Newton home’s display of Israeli hostages’ photos vandalized in apparent hate crime

PHOTO: On the left, a display on Homer Street showed the names and faces of hostages taken from Israel in the Oct. 7 Hamas attack. On the right, the display was vandalized in what police are investigating as a hate crime. Photos by Miriam Kosowsky and Howard Sholkin

A Newton couple was left shaken by a hate crime on Sunday.

After the Oct. 7 Hamas attack in Israel, Miriam and Jeff Kosowsky lined their yard on Homer Street with photos of 110 hostages kidnapped from Israel, and they said they’ve received only gratitude since and no complaints.

But on Sunday morning, a police officer driving by their home noticed the display had been defaced with black spray-paint and called the Kosowskys.

The words “Free Gaza” were sprayed over one part of the display as well.

Police are investigating the incident as a hate crime, Miriam Kosowsky said, and the couple has notified the FBI.

“It was on our property. It was just such a violation,” Miriam Kosowsky said.

The time and level of care it took—the focused premeditation involved in spraying over that many names and faces of children and then ripping some clear off the baseboard upon which they were shellacked—have shaken the Kosowskys’ sense of security.

“We already have security that we pay for in synagogues, and the kids in Newton schools are seeing swastikas in bathrooms,” Kosowsky said. “Now it seems no place is safe.”

A display of photos of Israeli hostages was found defaced Sunday. Photo by Howard Sholkin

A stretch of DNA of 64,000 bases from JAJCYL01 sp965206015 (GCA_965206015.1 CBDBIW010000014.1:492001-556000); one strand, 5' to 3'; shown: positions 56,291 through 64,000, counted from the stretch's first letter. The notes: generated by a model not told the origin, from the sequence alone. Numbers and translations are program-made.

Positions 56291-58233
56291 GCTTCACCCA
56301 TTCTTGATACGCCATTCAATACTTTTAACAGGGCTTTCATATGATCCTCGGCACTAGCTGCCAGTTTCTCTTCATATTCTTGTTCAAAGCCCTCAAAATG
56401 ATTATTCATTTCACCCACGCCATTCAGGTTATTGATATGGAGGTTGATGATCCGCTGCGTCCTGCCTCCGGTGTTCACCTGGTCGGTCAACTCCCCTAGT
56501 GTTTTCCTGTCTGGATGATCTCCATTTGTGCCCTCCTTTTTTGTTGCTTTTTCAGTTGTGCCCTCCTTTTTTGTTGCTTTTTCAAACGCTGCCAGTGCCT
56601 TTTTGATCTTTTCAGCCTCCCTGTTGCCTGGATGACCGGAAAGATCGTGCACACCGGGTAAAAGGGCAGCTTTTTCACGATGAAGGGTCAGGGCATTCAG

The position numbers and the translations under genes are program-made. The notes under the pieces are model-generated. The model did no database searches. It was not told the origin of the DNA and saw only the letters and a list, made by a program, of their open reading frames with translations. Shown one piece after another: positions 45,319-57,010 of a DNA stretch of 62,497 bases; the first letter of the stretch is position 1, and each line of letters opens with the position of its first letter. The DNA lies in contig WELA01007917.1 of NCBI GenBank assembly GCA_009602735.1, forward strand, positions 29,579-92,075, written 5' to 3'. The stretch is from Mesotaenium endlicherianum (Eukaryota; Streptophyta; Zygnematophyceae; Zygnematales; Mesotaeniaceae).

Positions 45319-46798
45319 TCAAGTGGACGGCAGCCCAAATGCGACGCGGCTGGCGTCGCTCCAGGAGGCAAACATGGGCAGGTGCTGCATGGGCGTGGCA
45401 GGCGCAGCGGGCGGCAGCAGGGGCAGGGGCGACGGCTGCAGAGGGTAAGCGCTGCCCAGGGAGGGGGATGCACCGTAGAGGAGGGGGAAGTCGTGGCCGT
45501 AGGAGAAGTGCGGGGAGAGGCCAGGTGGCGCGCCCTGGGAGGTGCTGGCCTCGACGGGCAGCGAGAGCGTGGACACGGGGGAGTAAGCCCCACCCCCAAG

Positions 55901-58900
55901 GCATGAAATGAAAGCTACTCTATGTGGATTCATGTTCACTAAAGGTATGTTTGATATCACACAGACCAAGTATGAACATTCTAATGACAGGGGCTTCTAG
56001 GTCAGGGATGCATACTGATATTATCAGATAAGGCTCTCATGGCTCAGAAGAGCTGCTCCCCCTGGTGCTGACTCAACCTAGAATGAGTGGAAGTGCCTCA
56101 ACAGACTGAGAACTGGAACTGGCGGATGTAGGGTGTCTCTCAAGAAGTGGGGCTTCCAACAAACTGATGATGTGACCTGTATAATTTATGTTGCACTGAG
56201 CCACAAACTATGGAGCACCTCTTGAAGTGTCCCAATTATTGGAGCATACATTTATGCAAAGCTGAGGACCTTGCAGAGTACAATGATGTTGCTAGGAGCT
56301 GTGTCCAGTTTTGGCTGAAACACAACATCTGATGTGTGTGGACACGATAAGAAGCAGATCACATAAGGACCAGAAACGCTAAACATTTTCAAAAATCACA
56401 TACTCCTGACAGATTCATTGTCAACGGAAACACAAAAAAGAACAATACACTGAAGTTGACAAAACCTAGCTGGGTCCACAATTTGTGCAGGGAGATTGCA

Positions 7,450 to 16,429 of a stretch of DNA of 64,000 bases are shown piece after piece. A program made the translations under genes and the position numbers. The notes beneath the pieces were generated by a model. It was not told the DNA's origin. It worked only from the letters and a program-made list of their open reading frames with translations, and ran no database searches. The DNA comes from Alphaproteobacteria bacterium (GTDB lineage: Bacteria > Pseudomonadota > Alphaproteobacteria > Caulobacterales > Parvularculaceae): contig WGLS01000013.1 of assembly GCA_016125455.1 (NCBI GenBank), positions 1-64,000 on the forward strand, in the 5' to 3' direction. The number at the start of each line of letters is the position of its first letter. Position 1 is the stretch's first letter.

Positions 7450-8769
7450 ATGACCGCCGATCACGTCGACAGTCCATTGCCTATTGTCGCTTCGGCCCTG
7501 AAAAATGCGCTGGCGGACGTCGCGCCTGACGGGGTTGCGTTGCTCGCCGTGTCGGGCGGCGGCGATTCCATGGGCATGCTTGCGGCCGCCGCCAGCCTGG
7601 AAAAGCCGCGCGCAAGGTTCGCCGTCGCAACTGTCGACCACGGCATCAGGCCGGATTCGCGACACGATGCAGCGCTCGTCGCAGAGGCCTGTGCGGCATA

But people have also been supportive.

One woman, who Miriam Kosowski said is Greek Orthodox, would drive by and pray for the hostages on her way to church every week while looking at the display.

“And she said, ‘I came by [Sunday] and I was devastated,’” Kosowsky recalled. “So, we didn’t realize how many people this affected.”

The Kosowskys say they’ll replace the damaged posters eventually but will leave the vandalized ones up for now, to remind people that hate is still out there.

The Newton Police Department posted an update on Facebook Sunday evening, confirming that the vandalism was being treated as a hate crime and asking anyone with information about it to contact the department.

“We denounce such behavior, and our community has no tolerance for such bias and hateful acts,” a statement from Police Chief John Carmichael, included with that update, reads. “We will investigate the matter fully and seek to prosecute anyone involved.”

Ward 2 City Councilor David Micley issued a statement Sunday after the Kosowskys reached out to him about the vandalism.

“Over recent days, hate crimes and vandalism targeting Jewish homes have become increasingly aggressive and violent,” Micley wrote. “We must come together as a community to put a stop to this immediately—antisemitism and hate crimes of any kind against anyone cannot be tolerated in Newton.”